Some friends gave me (Sarala) some starter from their yogurt. Now we too have a Mongolian yogurt culture living in our house. It sits on one corner of the dining table in a yellow plastic tub that was originally a takeout container. I eat some each morning and feed it more milk each afternoon.
This yogurt is very low-maintenance compared to American-style homemade yogurt. It does fine at room temperature, and it can handle some disruptions to its schedule. It doesn’t require sterilized milk, although at the moment that’s what it’s getting because that’s how the milk is sold (UHT). It doesn’t require a sealed container either – in fact it does better if you leave the lid ajar and stir it a few times a day.
Of course, the results aren’t much like American yogurt either. Maybe more like kefir? The consistency is runny, like melted ice cream. The yogurt can get pretty sour and foamy and even a little alcoholic if the weather is warm or I don’t give it enough fresh milk. The flavor is different too. Not better or worse, just different.
For breakfast I always eat it with toasted millet, which is one of my favorite traditional Mongolian food products. Millet is a tiny little yellow grain (the top one in the photo). The toasted version (lower left) puffs up bigger and rounder, though still less than half the size of a grain of rice (lower right).
It’s extremely crunchy but softens quickly if you put it in a liquid. To maintain the perfect amount of crunch I usually sprinkle it onto my yogurt just enough to cover the surface, then eat that layer of millet, then sprinkle another. This is the same way the friends who gave me the yogurt eat it.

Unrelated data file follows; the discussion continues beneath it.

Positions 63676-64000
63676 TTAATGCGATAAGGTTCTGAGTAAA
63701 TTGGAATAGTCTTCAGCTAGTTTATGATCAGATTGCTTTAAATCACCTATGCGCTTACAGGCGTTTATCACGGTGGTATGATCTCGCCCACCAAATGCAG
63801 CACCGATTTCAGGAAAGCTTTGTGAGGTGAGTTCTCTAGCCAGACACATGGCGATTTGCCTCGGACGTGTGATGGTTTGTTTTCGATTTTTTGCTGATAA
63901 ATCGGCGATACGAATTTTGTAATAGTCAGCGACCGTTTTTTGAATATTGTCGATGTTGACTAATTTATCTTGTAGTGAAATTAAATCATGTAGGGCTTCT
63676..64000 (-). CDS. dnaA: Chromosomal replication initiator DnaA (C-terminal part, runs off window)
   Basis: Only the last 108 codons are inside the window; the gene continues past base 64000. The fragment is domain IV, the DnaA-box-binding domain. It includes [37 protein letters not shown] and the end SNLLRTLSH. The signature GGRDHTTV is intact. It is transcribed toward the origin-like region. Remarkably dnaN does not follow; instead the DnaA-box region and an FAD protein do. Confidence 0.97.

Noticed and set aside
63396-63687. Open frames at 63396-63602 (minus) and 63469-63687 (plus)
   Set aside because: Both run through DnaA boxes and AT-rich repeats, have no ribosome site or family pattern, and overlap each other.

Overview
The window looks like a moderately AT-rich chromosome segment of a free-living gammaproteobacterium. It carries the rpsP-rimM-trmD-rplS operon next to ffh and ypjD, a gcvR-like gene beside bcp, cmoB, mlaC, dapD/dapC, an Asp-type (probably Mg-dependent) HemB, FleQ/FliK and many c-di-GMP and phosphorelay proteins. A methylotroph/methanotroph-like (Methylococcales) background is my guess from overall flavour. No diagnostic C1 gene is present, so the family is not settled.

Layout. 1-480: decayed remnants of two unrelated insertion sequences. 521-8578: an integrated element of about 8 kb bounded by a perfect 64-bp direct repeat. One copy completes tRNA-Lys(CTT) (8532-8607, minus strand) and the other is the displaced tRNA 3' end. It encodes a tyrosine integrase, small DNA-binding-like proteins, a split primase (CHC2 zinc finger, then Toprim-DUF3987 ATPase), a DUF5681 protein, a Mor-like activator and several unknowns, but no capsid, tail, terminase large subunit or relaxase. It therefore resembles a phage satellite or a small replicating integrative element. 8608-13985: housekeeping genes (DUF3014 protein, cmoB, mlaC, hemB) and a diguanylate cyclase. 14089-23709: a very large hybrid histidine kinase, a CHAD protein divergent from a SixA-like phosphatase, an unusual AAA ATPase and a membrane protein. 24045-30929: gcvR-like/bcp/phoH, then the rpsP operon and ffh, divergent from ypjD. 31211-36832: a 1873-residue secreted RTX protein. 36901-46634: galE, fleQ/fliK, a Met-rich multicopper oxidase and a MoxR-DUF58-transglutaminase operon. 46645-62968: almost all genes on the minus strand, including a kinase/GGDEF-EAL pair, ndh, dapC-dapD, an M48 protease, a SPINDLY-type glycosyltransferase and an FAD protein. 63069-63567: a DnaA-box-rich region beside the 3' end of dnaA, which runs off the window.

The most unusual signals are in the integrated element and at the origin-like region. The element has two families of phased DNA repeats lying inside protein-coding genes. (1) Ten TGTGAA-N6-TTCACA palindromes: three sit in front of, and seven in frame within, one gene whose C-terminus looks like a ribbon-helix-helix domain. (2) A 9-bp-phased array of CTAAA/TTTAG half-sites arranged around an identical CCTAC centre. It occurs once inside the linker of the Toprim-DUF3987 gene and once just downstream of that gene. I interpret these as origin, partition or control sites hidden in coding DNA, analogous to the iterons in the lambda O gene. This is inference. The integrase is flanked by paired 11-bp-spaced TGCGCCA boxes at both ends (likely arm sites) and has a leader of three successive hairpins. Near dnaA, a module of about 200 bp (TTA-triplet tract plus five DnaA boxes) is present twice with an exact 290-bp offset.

It’s funny how different foods fit together to form a meal. If you remove one product, suddenly the meal doesn’t work. And yet, two completely different meals can fulfill the same need if they have certain characteristics in common. Take my American breakfast versus my Inner Mongolian breakfast. You might guess from the above that I am a cereal eater. In fact, I’m more of a cereal hater. Plain uncultured cow’s milk tastes gross to me, cereal gets mushy too quickly, and I don’t like sweet foods at breakfast. Usually I have whole-grain toast with butter or peanut butter or cheese, plus strong coffee or tea with lots of unsweetened soymilk.
That breakfast is pretty hard to replicate in Inner Mongolia. There is no good whole-grain bread, no toaster, and although unsweeted freshly-pressed soymilk is easy to get, it is not stabilized so it tends to curdle if you put it in tea. (And let’s not talk about coffee.) Through trial and error, I’ve found that yogurt plus millet plus plain tea or instant coffee makes an equally satisfying breakfast. I guess the key elements are crunchy grains, a hot drink, a milky liquid with protein, and caffeine.
It's useful to find a locally available meal that has a similar feel to one of my usual meals from home. It means one less craving for comfort food.
As for Dan’s breakfast? He’s just carrying on as usual: oolong tea and oatmeal. Did you know they have oatmeal in China? It's grown in Inner Mongolia and (allegedly) even organic.